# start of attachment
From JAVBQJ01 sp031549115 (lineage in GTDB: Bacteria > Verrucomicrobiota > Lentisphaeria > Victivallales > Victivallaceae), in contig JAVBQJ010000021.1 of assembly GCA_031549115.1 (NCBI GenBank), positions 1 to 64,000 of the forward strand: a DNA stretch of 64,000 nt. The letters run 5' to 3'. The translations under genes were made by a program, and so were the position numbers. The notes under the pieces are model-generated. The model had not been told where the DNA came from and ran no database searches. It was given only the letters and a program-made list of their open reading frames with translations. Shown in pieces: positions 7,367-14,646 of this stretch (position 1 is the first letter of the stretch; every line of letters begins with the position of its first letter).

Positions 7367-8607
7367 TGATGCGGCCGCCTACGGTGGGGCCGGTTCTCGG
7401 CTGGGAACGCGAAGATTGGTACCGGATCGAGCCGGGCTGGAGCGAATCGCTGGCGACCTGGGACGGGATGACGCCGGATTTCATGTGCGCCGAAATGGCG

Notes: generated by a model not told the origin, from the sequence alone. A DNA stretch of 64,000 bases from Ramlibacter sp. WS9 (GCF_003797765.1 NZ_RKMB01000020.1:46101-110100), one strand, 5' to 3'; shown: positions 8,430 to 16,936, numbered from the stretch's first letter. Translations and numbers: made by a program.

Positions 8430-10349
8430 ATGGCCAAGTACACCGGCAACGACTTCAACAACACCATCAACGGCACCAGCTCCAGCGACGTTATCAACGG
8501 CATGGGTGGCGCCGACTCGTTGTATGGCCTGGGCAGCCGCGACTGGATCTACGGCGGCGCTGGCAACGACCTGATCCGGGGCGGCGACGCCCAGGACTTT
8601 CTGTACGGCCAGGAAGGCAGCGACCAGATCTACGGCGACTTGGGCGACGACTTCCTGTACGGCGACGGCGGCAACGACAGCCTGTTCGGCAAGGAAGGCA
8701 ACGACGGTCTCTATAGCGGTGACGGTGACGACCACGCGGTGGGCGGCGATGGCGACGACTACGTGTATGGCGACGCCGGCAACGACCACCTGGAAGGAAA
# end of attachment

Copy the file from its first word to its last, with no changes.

From JAVBQJ01 sp031549115 (lineage in GTDB: Bacteria > Verrucomicrobiota > Lentisphaeria > Victivallales > Victivallaceae), in contig JAVBQJ010000021.1 of assembly GCA_031549115.1 (NCBI GenBank), positions 1 to 64,000 of the forward strand: a DNA stretch of 64,000 nt. The letters run 5' to 3'. The translations under genes were made by a program, and so were the position numbers. The notes under the pieces are model-generated. The model had not been told where the DNA came from and ran no database searches. It was given only the letters and a program-made list of their open reading frames with translations. Shown in pieces: positions 7,367-14,646 of this stretch (position 1 is the first letter of the stretch; every line of letters begins with the position of its first letter).

Positions 7367-8607
7367 TGATGCGGCCGCCTACGGTGGGGCCGGTTCTCGG
7401 CTGGGAACGCGAAGATTGGTACCGGATCGAGCCGGGCTGGAGCGAATCGCTGGCGACCTGGGACGGGATGACGCCGGATTTCATGTGCGCCGAAATGGCG

Notes: generated by a model not told the origin, from the sequence alone. A DNA stretch of 64,000 bases from Ramlibacter sp. WS9 (GCF_003797765.1 NZ_RKMB01000020.1:46101-110100), one strand, 5' to 3'; shown: positions 8,430 to 16,936, numbered from the stretch's first letter. Translations and numbers: made by a program.

Positions 8430-10349
8430 ATGGCCAAGTACACCGGCAACGACTTCAACAACACCATCAACGGCACCAGCTCCAGCGACGTTATCAACGG
8501 CATGGGTGGCGCCGACTCGTTGTATGGCCTGGGCAGCCGCGACTGGATCTACGGCGGCGCTGGCAACGACCTGATCCGGGGCGGCGACGCCCAGGACTTT
8601 CTGTACGGCCAGGAAGGCAGCGACCAGATCTACGGCGACTTGGGCGACGACTTCCTGTACGGCGACGGCGGCAACGACAGCCTGTTCGGCAAGGAAGGCA
8701 ACGACGGTCTCTATAGCGGTGACGGTGACGACCACGCGGTGGGCGGCGATGGCGACGACTACGTGTATGGCGACGCCGGCAACGACCACCTGGAAGGAAA